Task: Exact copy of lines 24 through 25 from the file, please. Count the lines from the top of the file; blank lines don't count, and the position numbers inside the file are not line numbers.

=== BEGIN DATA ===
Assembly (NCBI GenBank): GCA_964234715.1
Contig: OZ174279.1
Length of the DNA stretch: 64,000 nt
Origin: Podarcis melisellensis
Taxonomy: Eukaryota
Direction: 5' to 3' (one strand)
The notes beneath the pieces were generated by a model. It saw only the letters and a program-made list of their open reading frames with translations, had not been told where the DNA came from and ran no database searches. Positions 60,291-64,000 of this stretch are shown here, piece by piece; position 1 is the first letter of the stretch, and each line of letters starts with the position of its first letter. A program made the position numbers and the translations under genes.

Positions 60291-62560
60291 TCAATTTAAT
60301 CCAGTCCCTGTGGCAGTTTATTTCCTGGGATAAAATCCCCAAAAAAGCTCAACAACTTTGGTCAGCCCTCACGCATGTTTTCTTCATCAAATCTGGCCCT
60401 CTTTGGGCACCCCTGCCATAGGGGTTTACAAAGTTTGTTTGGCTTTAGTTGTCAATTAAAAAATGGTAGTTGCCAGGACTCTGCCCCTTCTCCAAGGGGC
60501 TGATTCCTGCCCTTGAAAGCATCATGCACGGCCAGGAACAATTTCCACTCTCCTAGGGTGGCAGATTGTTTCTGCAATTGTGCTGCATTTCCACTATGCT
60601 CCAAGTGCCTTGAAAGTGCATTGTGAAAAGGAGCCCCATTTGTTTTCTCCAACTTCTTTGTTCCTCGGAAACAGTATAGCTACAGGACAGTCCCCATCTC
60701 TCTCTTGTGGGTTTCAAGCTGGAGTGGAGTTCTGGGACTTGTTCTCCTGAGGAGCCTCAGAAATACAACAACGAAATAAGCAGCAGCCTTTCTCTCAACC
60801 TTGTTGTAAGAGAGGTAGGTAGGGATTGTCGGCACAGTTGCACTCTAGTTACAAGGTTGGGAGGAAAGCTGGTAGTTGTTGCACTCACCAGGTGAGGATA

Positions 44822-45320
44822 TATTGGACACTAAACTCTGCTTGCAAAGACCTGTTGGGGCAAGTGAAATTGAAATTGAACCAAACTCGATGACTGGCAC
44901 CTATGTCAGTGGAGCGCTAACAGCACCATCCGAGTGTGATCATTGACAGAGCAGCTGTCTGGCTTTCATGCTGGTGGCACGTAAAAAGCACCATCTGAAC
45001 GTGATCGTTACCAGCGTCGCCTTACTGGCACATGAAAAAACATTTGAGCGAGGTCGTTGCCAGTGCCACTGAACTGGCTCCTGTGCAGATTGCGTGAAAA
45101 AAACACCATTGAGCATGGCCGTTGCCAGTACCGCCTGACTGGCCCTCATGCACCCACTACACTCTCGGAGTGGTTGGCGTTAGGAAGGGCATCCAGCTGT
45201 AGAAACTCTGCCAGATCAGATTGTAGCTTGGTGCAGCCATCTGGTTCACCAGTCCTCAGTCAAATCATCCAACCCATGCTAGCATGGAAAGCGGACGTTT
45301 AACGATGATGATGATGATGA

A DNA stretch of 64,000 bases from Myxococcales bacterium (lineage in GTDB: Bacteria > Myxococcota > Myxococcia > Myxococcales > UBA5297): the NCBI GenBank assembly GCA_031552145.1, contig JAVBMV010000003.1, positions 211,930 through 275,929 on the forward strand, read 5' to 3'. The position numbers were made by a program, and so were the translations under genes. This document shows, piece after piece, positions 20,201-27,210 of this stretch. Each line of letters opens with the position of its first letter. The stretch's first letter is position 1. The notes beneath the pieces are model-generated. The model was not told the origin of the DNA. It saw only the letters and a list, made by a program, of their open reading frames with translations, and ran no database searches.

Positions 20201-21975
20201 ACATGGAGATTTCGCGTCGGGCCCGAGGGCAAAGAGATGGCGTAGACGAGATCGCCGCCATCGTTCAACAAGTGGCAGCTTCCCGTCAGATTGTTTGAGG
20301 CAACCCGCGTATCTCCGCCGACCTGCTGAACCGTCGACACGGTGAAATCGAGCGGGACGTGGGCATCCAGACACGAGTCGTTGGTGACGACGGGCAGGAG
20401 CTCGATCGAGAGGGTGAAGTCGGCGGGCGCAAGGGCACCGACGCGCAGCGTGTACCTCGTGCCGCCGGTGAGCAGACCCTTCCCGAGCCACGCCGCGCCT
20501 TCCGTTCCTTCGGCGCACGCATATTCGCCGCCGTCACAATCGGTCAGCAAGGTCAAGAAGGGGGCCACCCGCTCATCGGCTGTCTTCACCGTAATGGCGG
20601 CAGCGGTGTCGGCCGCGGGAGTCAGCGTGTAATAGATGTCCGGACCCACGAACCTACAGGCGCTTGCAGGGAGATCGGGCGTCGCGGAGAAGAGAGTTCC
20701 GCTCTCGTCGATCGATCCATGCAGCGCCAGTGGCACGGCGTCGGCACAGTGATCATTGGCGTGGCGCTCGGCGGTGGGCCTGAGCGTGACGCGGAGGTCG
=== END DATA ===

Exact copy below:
Positions 20201-21975
20201 ACATGGAGATTTCGCGTCGGGCCCGAGGGCAAAGAGATGGCGTAGACGAGATCGCCGCCATCGTTCAACAAGTGGCAGCTTCCCGTCAGATTGTTTGAGG